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U of M ECON 1101 - Surplus and Paredo Efficiency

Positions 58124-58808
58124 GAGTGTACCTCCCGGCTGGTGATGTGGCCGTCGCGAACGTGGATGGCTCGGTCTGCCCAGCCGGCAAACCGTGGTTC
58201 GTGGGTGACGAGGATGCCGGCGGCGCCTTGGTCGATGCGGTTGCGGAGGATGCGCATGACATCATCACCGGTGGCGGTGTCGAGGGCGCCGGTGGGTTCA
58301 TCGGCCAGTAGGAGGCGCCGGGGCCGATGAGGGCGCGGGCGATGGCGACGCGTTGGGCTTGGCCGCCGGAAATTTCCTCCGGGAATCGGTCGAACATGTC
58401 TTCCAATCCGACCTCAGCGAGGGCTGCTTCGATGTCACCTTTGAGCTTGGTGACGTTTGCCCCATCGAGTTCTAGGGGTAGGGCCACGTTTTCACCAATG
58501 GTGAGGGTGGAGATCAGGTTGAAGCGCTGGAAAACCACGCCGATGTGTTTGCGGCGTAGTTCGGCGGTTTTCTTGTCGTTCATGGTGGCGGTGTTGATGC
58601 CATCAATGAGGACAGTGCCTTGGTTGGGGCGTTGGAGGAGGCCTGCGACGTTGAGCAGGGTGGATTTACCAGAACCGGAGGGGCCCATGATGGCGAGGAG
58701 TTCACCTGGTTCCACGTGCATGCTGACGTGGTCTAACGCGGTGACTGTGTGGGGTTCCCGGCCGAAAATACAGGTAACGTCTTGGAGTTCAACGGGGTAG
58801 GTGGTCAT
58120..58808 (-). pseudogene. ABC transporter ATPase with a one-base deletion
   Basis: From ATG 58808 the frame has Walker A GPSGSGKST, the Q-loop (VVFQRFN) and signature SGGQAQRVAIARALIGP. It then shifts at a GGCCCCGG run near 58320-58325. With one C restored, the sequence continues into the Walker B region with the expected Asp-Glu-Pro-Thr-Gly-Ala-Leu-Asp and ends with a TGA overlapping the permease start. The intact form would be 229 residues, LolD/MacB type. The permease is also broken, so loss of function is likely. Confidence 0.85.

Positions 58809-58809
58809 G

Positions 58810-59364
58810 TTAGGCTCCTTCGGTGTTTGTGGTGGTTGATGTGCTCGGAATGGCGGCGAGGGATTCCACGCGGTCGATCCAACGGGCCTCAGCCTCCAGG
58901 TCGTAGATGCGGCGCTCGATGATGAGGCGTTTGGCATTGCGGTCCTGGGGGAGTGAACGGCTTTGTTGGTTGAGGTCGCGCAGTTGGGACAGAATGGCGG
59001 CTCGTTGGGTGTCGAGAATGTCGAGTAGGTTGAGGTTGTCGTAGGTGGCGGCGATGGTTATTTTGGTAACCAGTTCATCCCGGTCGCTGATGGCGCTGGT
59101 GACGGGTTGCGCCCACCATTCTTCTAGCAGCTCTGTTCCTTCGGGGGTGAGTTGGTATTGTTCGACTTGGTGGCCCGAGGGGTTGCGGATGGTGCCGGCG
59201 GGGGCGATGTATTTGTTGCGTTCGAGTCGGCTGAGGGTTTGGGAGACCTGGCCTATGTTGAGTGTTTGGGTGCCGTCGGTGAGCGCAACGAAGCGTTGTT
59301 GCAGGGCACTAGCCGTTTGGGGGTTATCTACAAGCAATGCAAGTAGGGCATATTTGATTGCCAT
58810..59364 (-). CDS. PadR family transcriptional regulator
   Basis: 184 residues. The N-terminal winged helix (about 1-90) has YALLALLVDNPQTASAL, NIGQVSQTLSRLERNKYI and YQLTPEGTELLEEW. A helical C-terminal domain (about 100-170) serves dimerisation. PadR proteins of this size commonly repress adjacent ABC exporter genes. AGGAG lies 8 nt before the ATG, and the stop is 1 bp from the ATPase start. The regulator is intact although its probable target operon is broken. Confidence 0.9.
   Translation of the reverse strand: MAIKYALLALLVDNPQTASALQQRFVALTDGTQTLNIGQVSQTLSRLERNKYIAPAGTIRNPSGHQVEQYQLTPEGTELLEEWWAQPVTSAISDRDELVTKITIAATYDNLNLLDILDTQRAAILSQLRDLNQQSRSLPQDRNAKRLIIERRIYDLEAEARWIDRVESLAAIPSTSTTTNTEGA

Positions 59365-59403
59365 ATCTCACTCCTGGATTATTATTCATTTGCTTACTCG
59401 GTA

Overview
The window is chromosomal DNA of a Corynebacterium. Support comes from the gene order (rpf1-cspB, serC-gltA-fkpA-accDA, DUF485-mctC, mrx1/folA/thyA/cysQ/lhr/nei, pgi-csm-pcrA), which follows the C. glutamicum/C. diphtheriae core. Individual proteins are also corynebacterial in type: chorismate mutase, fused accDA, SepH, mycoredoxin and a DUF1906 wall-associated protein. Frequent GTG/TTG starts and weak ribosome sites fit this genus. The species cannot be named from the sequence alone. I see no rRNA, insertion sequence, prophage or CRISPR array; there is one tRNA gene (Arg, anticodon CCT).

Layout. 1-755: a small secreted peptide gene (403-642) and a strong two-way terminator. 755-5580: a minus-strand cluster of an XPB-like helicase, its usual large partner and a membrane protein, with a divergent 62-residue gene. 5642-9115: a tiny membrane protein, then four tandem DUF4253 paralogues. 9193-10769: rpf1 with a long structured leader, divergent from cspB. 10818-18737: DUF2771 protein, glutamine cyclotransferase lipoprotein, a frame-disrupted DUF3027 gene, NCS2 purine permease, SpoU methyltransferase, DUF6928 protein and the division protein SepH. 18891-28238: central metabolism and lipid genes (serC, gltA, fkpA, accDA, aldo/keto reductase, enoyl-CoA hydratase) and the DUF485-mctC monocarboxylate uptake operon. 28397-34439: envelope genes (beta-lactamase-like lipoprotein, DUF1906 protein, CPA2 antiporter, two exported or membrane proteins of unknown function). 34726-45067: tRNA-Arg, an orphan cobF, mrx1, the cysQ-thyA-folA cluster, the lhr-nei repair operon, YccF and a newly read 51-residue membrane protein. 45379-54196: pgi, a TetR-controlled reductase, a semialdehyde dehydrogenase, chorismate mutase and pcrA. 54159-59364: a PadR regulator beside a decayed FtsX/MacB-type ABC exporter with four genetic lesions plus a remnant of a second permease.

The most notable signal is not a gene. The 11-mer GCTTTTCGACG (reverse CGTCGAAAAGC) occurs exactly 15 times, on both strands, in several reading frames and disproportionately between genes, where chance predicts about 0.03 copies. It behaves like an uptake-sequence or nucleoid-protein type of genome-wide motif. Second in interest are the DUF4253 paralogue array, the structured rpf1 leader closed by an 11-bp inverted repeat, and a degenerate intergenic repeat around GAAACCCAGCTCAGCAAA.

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Econ 1101 1st Edition Lecture 9Outline of Last Lecture I. Income Elasticity of DemandII. Normal GoodsIII. EconLandIV. Marginal CostMarginal Reservation PriceOutline of Current Lecture\V. SurplusVI. Pareto EfficiencyVII. Link between Pareto efficiency and market allocationCurrent LectureHow do we measure how happy consumers are? Consumer surplus! (reservation price – price paid)How do we measure producer surplus?Same idea as profit! (Price received – cost)There is NO such thing as negative consumer surplus because if it is too spendy than consumers will not buy it. If they DO buy it and it was over reservation cost, then yes, there is, but in perfect world there is not.example: if you priced a tshirt at $10 and they sold it for $20 you would not buy it, therefore there is no consumer surplus nor is it negative.Total surplus: consumer surplus + producer surplusconsumer surplus: area between demand curve and price lineproducer surplus: area between supply curve and price lineMarket allocation: division of a market into portionsThese notes represent a detailed interpretation of the professor’s lecture. GradeBuddy is best used as a supplement to your own notes, not as a substitute.Pareto EfficiencyCreated by VilfredoParedo (1848-1923).An allocation is Pareto Efficient if it is feasible (possible) and there is no way to make someone better off without making someone worse off. On the FLIPSIDEPie is only as big as it can be  someone gets a bigger slice, than someone else has to get a smaller slice (not paredo efficient)EFFICIENCY DOES NOT EQUAL EQUALITYIt is not efficient to have higher cost seller to make widgethe can make a deal with seller of lower costs.3 General Principles of Efficiency:1. Efficient Allocation of Consumptiona. Consumers with highest willingness to pay buy first2. Efficient Allocation of Productiona. Producers with lowest cost sell first3. Efficient Quantitya. n any efficient allocation, the value (reservation price) of the lastunit consumed should be equal to the cost of the last


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